In addition, there are generally binding collective agreements. These important agreements also bind disorganized employers and workers who work for them. Collective agreements also include decisions on working time and overtime pay. Trade Union Pro`s collective agreements include, for example, agreements on shift work differences, travel allowances, sick pay, maternity leave benefits, leave pay and child care benefits. In Sweden, about 90% of employees are subject to collective agreements and 83% in the private sector (2017).   Collective agreements generally contain minimum wage provisions. Sweden does not have legislation on minimum wages or legislation extending collective agreements to disorganised employers. Unseated employers can sign replacement agreements directly with unions, but many do not. The Swedish model of self-regulation applies only to jobs and workers covered by collective agreements.
 Workers are not required to join a union in a specific workplace. Nevertheless, most industries, with an average union training of 70%, are subject to a collective agreement. An agreement does not prohibit higher wages and better benefits, but sets a legal minimum, much like a minimum wage. In addition, an agreement on national income policy is often, but not always, reached, bringing together all trade unions, employers` organisations and the Finnish government.  One area in which unions and employers are currently in conflict is that wage increases are mandatory bargaining partners. In Acme Die Casting v. NLRB, 26 F.3d 162 (D.C. Cir. 1994), the Court of Appeal analyzed the employer`s historical practice of determining the frequency and size of wage increases and found that the issue of granting a wage increase is not left to the employer`s discretion and cannot be decided without negotiation with the union. Since 2003, the U.S. Supreme Court has failed to resolve whether wage increases are mandatory collective bargaining issues, so federal appels courts have developed their own rules to address this issue. If an employer does not exercise discretion to determine the date or amount of the wage increase, the issue of wage increases is a matter of collective bargaining.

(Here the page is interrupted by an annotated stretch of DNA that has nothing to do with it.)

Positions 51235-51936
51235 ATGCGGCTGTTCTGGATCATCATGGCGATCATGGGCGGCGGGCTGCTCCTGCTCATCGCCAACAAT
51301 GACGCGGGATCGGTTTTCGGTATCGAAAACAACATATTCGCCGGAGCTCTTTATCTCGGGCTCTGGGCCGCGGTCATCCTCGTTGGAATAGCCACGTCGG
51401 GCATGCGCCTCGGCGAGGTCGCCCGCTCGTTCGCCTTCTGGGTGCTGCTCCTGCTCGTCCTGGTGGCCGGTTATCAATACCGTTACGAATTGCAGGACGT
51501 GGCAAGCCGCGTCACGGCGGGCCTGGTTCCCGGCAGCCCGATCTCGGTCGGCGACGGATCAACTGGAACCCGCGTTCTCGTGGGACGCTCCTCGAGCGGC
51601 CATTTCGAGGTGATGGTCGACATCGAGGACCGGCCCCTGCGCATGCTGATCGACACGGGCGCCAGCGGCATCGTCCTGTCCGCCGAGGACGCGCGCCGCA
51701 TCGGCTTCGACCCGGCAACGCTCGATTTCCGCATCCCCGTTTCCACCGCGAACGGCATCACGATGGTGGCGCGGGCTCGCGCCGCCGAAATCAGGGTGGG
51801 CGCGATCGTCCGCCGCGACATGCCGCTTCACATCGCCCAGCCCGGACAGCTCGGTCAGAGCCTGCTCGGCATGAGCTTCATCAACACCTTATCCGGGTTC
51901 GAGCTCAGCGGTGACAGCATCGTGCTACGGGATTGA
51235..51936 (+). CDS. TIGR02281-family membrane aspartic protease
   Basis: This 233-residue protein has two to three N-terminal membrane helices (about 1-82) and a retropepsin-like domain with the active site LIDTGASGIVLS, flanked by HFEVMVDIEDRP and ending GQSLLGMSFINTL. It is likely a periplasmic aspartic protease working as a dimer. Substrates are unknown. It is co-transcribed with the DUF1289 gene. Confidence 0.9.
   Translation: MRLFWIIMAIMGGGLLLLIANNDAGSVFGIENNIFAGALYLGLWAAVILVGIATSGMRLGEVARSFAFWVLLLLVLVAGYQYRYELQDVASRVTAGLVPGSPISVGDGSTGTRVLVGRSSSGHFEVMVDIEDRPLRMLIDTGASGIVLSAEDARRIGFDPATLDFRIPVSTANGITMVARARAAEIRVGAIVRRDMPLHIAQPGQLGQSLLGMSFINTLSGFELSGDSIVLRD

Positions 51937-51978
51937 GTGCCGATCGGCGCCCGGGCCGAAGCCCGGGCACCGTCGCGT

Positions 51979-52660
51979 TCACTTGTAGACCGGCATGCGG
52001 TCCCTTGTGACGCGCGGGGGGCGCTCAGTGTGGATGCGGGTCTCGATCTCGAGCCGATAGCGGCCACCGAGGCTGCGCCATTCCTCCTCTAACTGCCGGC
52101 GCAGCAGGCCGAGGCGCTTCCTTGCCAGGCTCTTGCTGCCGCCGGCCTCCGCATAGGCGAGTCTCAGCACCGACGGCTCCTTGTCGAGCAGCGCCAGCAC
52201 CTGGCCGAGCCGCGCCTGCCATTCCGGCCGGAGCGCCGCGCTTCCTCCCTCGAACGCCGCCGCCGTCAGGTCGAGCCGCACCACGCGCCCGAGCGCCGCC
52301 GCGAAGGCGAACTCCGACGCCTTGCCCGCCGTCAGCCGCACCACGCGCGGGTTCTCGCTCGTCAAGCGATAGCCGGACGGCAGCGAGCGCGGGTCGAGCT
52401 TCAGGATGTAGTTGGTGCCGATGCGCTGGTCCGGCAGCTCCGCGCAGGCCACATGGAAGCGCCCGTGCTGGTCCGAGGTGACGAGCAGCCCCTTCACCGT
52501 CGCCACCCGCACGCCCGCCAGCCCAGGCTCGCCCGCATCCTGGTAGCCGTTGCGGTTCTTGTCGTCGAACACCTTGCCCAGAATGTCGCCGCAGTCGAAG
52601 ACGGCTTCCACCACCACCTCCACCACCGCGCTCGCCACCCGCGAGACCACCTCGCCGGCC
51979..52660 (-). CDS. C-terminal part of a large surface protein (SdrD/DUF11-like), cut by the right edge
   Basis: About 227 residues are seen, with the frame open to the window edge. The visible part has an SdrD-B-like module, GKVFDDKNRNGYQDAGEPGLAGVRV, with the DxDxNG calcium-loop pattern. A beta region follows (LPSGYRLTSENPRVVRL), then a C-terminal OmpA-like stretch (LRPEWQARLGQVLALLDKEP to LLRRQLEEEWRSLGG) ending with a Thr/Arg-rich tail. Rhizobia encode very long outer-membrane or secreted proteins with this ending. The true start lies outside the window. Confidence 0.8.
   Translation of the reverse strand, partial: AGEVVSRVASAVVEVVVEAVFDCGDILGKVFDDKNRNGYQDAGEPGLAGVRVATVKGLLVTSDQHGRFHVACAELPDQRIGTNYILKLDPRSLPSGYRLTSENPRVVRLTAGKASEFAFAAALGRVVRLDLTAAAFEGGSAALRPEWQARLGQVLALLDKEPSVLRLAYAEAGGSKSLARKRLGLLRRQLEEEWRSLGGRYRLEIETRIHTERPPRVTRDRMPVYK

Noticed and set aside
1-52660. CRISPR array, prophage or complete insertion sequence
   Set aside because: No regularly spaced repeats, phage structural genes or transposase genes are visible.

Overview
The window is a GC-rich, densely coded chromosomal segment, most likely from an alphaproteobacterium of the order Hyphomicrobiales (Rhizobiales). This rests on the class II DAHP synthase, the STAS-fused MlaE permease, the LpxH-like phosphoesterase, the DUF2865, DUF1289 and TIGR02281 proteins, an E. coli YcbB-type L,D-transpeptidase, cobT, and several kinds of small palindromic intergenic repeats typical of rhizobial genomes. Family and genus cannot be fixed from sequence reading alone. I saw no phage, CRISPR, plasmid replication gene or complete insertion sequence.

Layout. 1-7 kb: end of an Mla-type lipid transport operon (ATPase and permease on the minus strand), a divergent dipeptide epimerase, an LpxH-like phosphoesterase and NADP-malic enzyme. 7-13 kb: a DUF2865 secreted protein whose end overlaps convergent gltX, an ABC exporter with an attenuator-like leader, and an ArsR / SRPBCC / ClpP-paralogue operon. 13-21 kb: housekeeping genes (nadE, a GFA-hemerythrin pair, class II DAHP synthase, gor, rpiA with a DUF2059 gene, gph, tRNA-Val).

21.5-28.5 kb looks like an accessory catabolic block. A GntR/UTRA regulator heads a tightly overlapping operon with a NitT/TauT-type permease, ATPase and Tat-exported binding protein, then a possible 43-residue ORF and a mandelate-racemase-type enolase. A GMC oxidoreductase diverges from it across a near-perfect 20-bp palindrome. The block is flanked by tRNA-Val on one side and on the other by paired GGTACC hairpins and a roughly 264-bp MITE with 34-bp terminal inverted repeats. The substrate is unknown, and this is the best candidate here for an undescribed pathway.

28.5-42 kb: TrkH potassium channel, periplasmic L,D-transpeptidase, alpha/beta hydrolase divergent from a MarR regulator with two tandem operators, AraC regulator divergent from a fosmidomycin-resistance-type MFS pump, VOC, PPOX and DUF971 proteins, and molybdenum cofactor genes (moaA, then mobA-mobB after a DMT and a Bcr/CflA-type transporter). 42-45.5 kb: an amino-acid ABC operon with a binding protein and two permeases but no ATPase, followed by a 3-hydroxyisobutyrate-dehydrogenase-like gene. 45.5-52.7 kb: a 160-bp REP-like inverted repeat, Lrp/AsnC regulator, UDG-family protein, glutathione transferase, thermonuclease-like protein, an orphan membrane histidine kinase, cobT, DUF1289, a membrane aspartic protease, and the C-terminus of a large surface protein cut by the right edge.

NLRB v. Beverly Enter.-Mass., Inc., 174 F.3d 13 (1st Cir. 1999). Even if an employer exercises some discretion in setting wage increases, such as an annual increase to cover the cost of living, this circumstance does not prevent wage increases from becoming a subject of duty if the company has long been granting such wage increases.